Using technology to empower integrated Victim ID practises
Dave Ranner from CameraForensics & Johann Hofmann from Griffeye
We sat down with our team member Julien Nioche, resident web crawling and big data expert and the developer of the open-source project ‘StormCrawler’. StormCrawler is a lightweight, scalable, and internationally used ‘collection of reusable components to build distributed web crawlers based on the streaming framework ‘Apache Storm'.
Through StormCrawler, web data can be retrieved and processed for a multitude of use cases ranging from small to very big data. It is used by a global audience, as well as forming the vital backbone of CameraForensics’ operations.
Below, we discuss how the project was formed and developed, the future of StormCrawler outside and within the CameraForensics platform, and the stunning power of the open-source software.
I have been using and contributing to various open-source projects since the early 2000s. In particular, I became involved in Apache Nutch, a scalable web crawler based on Apache Hadoop, one of the first software platforms for big data processing. I enjoyed customising and optimising it to my preferences, and would often do the same for my consulting clients – ensuring that their specific needs were being catered to.
Being exposed to so many different uses of Apache Nutch, and also because I knew it very well, I was aware of its limitations and shortcomings. Around that time, scalable streaming platforms like Apache Storm were gaining momentum and I decided to use it as a starting point for StormCrawler - hence its name!
The project got very good reception and I started seeing people using it in production pretty soon.
Not long after that Matt Burns got in contact, wanting to find out more about StormCrawler after trying other web crawling solutions. Now, together with Elasticsearch, it enables CameraForensics’s advanced indexing, aiding law enforcement agencies to save time and resources.
Like other open source web crawlers, StormCrawler is freely available and its code can be not only seen but, more importantly, modified and customised by users.
What I wanted to achieve with StormCrawler was to have something not only scalable but also modern, nice to use, and lightweight. Users can have a web crawler capable of dealing with large quantities of data with just a handful of scripts and configuration files!
One of the most exciting advantages of open-source is that people can actively contribute and develop alongside us. I truly believe that StormCrawler is a direct product of invited collaboration and international participation. It’s a much larger project than what one individual could create, and more contributions are happening all the time. Users can make changes based on their specific needs, and companies can directly modify them for bespoke use cases.
For CameraForensics, this has a wide range of benefits. Whenever we want additional capabilities or want to move in a different direction, we can use StormCrawler as a toolbox to get there. It’s easy to change as well as we obviously have the capabilities in-house, eliminating long periods of development, deliberation, and design time.
The crawler is integral to CameraForensics’ mission; using digital image forensics to support law enforcement to solve complex crimes. Our daily operations revolve around crawling and analysing incredibly vast sets of digital imagery, with our database currently holding billions of images. As the database continues to expand and develop, it’s important to have a service like StormCrawler which is reliable, scalable, and multi-faceted. The crawler’s autonomous operation also works very much in our favour - allowing us to concentrate on what matters.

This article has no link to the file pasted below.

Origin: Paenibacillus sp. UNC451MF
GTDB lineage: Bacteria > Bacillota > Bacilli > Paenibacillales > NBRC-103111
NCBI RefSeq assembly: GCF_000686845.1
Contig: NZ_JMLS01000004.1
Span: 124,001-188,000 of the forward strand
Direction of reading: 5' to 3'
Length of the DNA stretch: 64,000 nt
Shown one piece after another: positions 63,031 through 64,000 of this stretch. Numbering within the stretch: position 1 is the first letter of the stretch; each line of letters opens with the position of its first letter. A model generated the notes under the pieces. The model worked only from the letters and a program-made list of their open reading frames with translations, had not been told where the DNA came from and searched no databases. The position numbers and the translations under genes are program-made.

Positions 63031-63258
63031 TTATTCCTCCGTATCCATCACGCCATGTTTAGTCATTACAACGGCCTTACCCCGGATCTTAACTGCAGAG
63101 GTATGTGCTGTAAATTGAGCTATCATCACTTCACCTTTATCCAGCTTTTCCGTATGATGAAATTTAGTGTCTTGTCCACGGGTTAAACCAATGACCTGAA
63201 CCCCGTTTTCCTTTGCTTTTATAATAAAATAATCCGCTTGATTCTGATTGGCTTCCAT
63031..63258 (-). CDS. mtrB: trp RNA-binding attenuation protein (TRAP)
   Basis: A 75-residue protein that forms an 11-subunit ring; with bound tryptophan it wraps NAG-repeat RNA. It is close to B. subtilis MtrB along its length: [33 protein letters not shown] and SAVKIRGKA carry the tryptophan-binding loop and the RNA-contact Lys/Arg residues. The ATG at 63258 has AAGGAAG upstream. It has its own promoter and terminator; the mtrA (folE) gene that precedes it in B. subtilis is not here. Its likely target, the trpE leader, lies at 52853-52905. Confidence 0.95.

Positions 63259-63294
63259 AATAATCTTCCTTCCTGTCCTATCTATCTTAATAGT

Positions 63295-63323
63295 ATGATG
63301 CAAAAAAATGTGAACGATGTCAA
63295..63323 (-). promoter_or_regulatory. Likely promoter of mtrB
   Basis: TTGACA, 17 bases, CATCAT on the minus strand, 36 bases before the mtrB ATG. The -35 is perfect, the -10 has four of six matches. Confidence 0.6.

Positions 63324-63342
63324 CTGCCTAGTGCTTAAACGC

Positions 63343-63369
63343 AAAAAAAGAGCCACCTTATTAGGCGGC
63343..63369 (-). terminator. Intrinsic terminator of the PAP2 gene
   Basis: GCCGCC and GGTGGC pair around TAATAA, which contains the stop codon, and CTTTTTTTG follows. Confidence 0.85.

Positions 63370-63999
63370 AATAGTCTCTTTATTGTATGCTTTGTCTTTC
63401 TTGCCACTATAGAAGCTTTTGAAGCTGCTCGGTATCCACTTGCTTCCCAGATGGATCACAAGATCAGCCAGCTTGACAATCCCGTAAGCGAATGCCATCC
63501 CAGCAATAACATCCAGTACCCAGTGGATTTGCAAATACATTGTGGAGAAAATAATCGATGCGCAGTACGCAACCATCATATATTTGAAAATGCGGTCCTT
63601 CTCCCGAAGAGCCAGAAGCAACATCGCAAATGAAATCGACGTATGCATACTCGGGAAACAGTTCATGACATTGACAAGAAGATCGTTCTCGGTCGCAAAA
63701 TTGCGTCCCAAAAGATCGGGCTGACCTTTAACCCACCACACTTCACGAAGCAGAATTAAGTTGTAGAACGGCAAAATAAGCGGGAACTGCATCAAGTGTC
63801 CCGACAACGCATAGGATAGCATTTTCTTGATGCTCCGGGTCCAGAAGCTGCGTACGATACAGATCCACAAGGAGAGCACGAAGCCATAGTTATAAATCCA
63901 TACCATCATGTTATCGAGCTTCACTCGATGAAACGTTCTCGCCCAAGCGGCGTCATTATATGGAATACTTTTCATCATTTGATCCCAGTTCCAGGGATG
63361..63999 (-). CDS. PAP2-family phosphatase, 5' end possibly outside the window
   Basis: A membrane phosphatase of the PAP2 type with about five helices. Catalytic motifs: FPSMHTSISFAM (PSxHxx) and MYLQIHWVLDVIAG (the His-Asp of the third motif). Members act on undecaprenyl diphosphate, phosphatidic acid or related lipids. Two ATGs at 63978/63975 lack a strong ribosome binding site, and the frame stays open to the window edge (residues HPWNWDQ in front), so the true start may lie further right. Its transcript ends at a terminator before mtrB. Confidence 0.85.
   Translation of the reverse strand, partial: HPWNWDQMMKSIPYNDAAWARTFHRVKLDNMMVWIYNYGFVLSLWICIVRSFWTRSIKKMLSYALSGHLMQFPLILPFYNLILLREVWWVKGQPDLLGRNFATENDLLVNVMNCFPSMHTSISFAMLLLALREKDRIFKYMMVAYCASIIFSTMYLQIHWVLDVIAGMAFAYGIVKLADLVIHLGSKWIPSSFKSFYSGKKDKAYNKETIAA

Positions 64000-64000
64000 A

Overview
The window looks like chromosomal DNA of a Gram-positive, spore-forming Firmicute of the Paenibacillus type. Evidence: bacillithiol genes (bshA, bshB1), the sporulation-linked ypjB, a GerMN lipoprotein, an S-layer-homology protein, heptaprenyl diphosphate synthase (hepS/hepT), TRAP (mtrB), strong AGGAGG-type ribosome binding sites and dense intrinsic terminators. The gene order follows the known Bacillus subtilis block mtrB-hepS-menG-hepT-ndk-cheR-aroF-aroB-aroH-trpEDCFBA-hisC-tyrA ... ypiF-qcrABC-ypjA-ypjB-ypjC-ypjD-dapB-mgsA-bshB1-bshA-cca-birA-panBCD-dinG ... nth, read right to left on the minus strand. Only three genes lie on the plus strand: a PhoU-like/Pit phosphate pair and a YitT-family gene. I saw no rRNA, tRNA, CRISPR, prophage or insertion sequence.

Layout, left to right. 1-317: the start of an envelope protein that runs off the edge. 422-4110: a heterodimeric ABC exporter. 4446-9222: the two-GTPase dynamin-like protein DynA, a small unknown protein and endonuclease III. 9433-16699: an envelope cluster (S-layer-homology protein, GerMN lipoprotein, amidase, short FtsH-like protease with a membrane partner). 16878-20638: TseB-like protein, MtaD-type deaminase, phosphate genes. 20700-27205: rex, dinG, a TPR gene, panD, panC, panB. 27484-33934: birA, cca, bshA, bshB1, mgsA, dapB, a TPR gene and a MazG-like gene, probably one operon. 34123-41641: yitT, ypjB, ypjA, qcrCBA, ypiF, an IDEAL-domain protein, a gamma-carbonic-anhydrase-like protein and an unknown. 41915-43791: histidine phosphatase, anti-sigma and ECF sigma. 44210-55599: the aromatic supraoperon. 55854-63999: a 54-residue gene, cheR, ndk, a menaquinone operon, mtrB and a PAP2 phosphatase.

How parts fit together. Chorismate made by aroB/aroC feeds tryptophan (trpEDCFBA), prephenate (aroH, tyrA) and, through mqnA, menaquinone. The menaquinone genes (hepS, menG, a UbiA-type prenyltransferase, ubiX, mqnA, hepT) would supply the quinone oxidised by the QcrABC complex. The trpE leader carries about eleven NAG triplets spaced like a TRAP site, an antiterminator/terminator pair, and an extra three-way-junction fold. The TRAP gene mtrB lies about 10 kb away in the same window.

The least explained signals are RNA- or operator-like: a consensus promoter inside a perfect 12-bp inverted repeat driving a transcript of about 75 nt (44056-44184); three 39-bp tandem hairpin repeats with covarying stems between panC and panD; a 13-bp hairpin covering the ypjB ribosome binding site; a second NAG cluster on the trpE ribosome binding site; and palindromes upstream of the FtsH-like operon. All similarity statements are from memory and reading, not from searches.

We also enjoy the fact that the crawler ‘acts politely’, which is to say that it isn’t too invasive. We could go further, fetching data through intrusion and forced access, but we feel that this goes against our core values and ethics.
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We are currently in the very early stages of a new and exciting project that aims to bring more of a focus onto how various crawlers interact with URLs.
All web crawlers have functions in common, such as the storage and access of the URLs they have already visited, ones that are left to visit, politeness settings, and so on. This is known as a URL frontier. I started a project recently under that name. It is funded through the NGI0 Discovery Fund and is aimed at defining an API that can be used across different crawlers regardless of their programming language, as well as providing a reference implementation.
Just like StormCrawler, I made this software open-source too and gave it a home at crawler-commons, another open-source effort I am a member of. It is, as usual, about not reinventing the wheel and getting better results through shared effort. So far, we’ve had excellent feedback, and when it’s released, it will change the crawling landscape quite a bit.
The future of StormCrawler truly depends on how users interact with it, as well as what they demand. There will be a newer version being released very soon, which aims to add increased functionality and more, having taken feedback from our users into account.
Our longer-term goal for StormCrawler is to switch it to Apache Storm v2 - thus keeping in sync with the latest development of the underlying platform.
StormCrawler is free and open source. Anyone can use it, and we encourage you to pick it up and try it out. Open-source software continues to develop at an exciting rate, and we look forward to the future innovations and services that will be born out of collaboration, feedback, and exploration.
For more information, to get started, or to provide any feedback you may have, get started here. You can also get in touch with us at CameraForensics if you have any questions about our other tech-focused projects.